As Queen Elizabeth II completed 60 years on the throne yesterday, she renewed her pledge to serve the country, thanked the public for their support

The Queen yesterday renewed her pledge to serve the country as her Diamond Jubilee celebrations started with a bang in the form of gun salutes in Edinburgh and London.

The 85-year-old monarch usually spends the anniversary of her accession privately to mark the passing of her father George VI.

Party on the streets: Hundreds of people line St John's Wood High
Street in north London as soldiers make their way to Hyde Park where
they fired a 41 gun salute to mark the start of Diamond Jubilee celebrations
for the Queen. pics/afp

But, yesterday she travelled from Sandringham -- which, like much of England, is blanketed with snow -- to King's Lynn to meet local dignitaries and tour the town hall ahead of her visit to nearby Dersingham Infant and Nursery School.

Despite the cold weather, around 150 well wishers gathered outside King's Lynn town hall to catch a glimpse of the monarch who wore a turquoise, grey and white wool dress, coat and matching hat by Angela Kelly. In a statement on the royal website, the queen pledged continued service to her people and extended gratitude for the "wonderful support and encouragement that you have given me and [husband] Prince Philip over these years."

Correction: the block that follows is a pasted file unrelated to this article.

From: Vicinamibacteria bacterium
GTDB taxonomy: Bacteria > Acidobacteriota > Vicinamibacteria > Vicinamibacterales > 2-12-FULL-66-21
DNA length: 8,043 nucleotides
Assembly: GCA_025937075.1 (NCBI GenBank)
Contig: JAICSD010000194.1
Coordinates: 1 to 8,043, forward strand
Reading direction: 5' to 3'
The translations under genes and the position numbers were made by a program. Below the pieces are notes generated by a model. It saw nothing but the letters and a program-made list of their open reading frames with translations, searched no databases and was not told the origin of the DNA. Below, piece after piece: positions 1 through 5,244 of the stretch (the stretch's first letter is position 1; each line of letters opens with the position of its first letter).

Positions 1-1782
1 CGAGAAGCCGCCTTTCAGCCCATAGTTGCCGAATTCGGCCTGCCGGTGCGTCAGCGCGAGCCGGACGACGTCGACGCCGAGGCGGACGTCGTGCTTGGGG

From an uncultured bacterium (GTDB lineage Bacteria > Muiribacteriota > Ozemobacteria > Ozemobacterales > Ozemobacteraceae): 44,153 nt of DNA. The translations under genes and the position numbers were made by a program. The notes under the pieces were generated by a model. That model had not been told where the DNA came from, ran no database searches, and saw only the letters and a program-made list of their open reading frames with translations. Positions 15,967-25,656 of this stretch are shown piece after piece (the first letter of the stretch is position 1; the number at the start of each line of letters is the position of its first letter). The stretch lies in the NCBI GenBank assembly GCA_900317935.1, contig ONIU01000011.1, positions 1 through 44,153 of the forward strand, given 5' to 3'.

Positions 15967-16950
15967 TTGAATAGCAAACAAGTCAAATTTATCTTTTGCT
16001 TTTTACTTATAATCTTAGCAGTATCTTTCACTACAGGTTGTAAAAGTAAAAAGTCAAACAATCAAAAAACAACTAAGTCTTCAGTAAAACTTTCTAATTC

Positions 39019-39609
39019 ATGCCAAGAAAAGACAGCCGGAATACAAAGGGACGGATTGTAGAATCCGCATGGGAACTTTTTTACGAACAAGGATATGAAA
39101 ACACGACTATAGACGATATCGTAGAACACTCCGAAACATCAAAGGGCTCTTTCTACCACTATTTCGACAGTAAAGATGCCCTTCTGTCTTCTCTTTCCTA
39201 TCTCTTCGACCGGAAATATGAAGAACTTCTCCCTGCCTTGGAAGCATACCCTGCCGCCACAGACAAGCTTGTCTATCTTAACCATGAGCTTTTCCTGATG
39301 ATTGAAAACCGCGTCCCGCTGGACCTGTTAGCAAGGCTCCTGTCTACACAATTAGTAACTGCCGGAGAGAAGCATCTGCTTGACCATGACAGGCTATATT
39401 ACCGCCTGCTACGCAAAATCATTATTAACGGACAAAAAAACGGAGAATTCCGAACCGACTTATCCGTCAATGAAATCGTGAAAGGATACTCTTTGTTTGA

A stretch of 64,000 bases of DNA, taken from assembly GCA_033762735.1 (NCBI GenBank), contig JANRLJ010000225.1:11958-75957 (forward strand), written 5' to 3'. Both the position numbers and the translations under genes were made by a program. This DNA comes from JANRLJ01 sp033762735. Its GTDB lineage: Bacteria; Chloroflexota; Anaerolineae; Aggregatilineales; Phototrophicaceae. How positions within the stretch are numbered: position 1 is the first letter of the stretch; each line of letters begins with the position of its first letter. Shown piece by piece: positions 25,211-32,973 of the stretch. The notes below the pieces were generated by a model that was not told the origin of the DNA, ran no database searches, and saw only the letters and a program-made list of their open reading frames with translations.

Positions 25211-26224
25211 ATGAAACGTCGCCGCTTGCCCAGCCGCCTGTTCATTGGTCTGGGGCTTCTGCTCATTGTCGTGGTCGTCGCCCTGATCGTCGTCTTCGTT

"In this special year as I dedicate myself anew to your service, I hope we will all be reminded of the power of togetherness and the convening strength of family, friendship and good neighbourliness, examples of which I have been fortunate to see throughout my reign," the message said.

In a written message, Britain's Prime Minister David Cameron praised the authority and dignity of the queen and her 60 years of service -- which has seen 12 prime ministers come and go.

"Today is a day to pay tribute to the magnificent service of HM the Queen. With experience, dignity and quiet authority she has guided and united our nation and the Commonwealth over six varied decades," his statement said.

The last British monarch to celebrate a diamond jubilee was Queen Elizabeth's great-great-grandmother, Queen Victoria, in June 1897.

Rs 77-lakh whiskey to honour Queen
A whiskey costing �100,000 (Rs 77 lakh) a bottle has been released to mark the 60th anniversary of the Queen's accession to the throne. Only 60 bottles of Diamond Jubilee will be released by the Royal Lochnagar Distillery, on the edge of the Queen's Balmoral Estate. Each bottle comes in a hand-crafted decanter finished in casks made of oak from Sandringham. The whiskey is a blend of grain and malt whiskies all dating from 1952.